Friday, September 15, 2017

North to Wyoming: Part 2

(Take Note: for those of you who have signed up to be notified by email of new postings to this blog, you have been receiving not just a notification, but an actual copy of the new blog posting as the email.  As this does not show the images of the paintings in the best possible light, you should click on the title of the latest blog posting at the top of the post, and not the title of the painting itself; this will open up the actual blog itself, and you may then enjoy the paintings at their best.)

Monday, August 14 - August 21, 2017; Dinosaur National Monument, northwest Colorado & northeast Utah, and on to west of Union Pass, Wind River Range, Wyoming.

I had no time between leaving Aspen, CO until after the Eclipse to paint, so this is another painting done after that event, but this blog post is of part of the journey to arrive there.

“Wildfowl Flotillas on Mosquito Lake”
(West of Union Pass, Wyoming)
Oil Sketch on Centurian Oil Primed Linen Panel
5” x 7”

I ended part 1 of Heading north to Wyoming with; “And that was Thursday, day two of the Dinosaur National Monument, where I thought I would spend only part of one day to breeze through!”

And yet, I was not yet finished with the Monument, for how can you pass up a name such as ‘the Gates of Lodore?’  Sounds like something from ‘the Lord of the Rings.’  To get there, in the morning I continued on the county roads for thirteen miles to Us Hwy 40 at Elk Springs (a couple houses and a rest area), and on to Maybell and a petrol station.  From here State Hwy 318 is followed west forty miles or so (now north of the Yampa River), and then leaving the pavement, a gravel road is taken a few miles to the Gates of Lodore where the Green River enters the mountains.  It’s funny to think that just a few miles by river will take one to the meeting of the Yampa River with the Green at Echo Park, where I was yesterday, so many desperate road miles ago; there were two groups of rafters preparing to do just that.  The views of the Gates from the sand bank on the Green at the campground are good, but for the classic views of the river into the canyon itself, a mile stroll along a nature trail is well worth the hike.  Sadly the box containing the guides to the numbered points of interest was empty.  You know … I never spotted one Dinosaur the whole time I was in Dinosaur National Monument!  I, of course, expected them lurking on every horizon.  What a swizz (that is a ’jip,’ to the Yanks out there!!  Har! Har!

The Gates of Lodore from the Campground.

The Gates from the Nature Walk.

The Gates of Lodore from Trail’s End.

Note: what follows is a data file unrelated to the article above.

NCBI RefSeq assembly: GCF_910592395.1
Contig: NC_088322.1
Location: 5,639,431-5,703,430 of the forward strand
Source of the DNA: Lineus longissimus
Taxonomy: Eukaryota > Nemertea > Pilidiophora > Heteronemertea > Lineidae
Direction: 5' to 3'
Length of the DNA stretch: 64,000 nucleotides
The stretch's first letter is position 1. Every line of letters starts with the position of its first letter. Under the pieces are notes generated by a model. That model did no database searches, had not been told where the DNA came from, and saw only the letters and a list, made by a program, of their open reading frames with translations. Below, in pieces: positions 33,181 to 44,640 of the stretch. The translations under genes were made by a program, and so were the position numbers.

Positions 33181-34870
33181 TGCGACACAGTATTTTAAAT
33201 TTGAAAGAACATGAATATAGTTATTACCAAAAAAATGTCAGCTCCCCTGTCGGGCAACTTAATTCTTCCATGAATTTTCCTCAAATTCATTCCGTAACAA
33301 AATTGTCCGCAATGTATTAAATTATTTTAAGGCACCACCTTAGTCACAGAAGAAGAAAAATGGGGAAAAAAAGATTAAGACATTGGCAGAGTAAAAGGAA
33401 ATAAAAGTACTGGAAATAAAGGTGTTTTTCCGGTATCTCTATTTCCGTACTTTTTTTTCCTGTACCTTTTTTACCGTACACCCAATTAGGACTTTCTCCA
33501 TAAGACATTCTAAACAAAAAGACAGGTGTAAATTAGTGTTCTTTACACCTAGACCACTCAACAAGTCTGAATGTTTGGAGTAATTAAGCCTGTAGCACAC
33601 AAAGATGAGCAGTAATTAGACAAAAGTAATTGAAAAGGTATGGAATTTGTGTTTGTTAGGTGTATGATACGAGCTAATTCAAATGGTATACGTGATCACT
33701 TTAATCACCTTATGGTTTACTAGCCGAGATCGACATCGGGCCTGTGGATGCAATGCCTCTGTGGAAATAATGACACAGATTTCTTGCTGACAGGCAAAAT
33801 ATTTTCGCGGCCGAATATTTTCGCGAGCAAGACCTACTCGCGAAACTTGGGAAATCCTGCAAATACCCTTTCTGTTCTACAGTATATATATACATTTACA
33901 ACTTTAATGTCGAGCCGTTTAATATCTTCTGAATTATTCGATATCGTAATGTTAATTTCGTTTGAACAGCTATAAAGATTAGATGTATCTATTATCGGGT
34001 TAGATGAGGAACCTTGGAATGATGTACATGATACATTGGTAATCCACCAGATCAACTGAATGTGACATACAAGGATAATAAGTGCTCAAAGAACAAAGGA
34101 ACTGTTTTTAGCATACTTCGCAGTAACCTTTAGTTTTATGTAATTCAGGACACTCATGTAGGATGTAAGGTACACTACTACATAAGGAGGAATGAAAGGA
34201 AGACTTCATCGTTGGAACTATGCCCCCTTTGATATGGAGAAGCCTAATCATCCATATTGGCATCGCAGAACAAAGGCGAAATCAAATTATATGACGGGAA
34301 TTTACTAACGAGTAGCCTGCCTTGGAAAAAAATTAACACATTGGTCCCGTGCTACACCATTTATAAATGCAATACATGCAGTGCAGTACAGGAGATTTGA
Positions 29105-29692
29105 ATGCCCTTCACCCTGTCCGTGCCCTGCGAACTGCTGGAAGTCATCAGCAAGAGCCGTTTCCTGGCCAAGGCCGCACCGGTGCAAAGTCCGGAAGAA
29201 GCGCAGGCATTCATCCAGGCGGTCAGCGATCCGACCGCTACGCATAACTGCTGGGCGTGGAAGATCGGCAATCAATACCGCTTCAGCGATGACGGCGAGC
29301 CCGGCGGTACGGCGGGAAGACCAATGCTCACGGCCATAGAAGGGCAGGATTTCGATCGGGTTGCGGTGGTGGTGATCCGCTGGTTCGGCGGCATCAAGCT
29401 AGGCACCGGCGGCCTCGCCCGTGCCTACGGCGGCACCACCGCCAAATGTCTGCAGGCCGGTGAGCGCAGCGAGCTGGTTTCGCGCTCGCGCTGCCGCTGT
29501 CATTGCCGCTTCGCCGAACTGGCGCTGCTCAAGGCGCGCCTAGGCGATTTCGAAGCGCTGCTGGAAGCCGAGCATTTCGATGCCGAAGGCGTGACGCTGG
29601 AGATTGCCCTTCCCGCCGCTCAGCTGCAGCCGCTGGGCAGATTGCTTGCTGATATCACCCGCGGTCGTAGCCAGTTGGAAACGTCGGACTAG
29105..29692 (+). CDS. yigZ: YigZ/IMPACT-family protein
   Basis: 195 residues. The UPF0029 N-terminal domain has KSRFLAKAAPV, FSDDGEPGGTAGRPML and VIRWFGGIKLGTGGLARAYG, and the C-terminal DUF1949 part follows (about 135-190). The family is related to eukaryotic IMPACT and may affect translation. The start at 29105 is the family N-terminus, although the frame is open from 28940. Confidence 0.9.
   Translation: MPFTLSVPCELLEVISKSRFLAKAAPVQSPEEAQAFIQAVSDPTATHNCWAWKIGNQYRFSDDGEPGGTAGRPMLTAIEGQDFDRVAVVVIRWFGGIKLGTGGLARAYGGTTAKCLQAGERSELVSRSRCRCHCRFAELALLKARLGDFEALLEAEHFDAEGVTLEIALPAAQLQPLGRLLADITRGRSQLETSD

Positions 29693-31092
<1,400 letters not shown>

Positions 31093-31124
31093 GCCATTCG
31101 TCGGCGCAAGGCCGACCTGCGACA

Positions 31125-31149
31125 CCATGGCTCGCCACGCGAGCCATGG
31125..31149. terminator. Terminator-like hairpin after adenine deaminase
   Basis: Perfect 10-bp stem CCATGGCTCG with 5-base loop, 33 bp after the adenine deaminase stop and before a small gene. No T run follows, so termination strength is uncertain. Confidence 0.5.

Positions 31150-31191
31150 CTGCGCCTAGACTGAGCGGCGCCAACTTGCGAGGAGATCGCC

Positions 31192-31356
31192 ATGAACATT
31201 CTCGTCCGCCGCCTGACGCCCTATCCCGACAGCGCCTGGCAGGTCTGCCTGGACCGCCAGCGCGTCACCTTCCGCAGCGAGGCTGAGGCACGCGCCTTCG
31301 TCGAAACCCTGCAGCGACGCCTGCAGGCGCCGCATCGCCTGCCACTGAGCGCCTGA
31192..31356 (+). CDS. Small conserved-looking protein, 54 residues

Into the Gates.

Floaters on the Green.
Now wasn't that really Lord of the Rings-ish?  Photos taken and lunch eaten, and I continued west on Hwy 318.  A few miles along from the Gates of Lodore, I attempted to cross the Green, to drive the few miles to one of the hideouts of Butch Cassidy, but the bridge has been closed to vehicle traffic, and an eight mile walk was not in my timetable.  From the highway one could see the canyon, and imagine the seclusion of the place, especially back then.

A few miles along from the Gates of Lodore,
one comes to Browns Park National Wildlife Refuge.

Near Browns Park Butch Cassidy had one of his hideouts across the Green River.

Up that valley, is one of Butch’s hideouts;
The Green is in the fold of land between here and there.

A few miles along the road enters Utah, and the pavement ends and becomes gravel and intermittent with pavement for the forty or so miles to its junction with US Hwy 191, which I took north through Rock Springs, Wyoming, topping up with petrol and ice, to Farson.  Turning northeast here onto State Hwy 28, forty miles brought me to the famous South Pass.  Here this broad pass, at the south end of the Wind River Range, saw thousands of emigrants pass through on the Oregon Trail, including the Mormons on their 1847 trek to the future Salt Lake City.  One can still see the wagon ruts in places.  A few miles on I left the pavement for the forest roads, and five miles in, camped for the night, on forest road 309.

Just to the west of South Pass is the “Parting of the Ways.”

At South Pass.

South Pass is at the top of the ridge to the left of Pacific Butte.

Of course I had to show you Oregon Buttes, which lie to the south of Pacific Butte.

To the north of South Pass is the Wind River Range,
and at their north end is where I watched the Eclipse,
three days after I passed through South Pass
 and up the east side of the mountains,
through the town of Dubois, and then over Union Pass.

More historical info at South Pass.
The next day, Saturday, I passed through Lander, on US287, stopped into the ranger station there, picked up some free eclipse info and eclipse glasses, topped up with petrol, and continued on to Dubois, seventy miles further.  Here I strolled around this decidedly western town (with hitching posts in places), topped up with petrol again, and a bit of dry ice to make my normal ice keep longer, and headed into the Wind River Range over Union Pass, and the eclipse in two days time, and that you already have read about in my last posting.

Red Canyon overlook, on the east side of South Pass.

Wildlife info.

No comments:

Post a Comment

Thank You for your comments. If you have read "the Journey" Tab you will know that my time online is usually limited; I trust you will understand that I may not be able to reply to comments or specific questions, but that perhaps they might be addressed in future posts.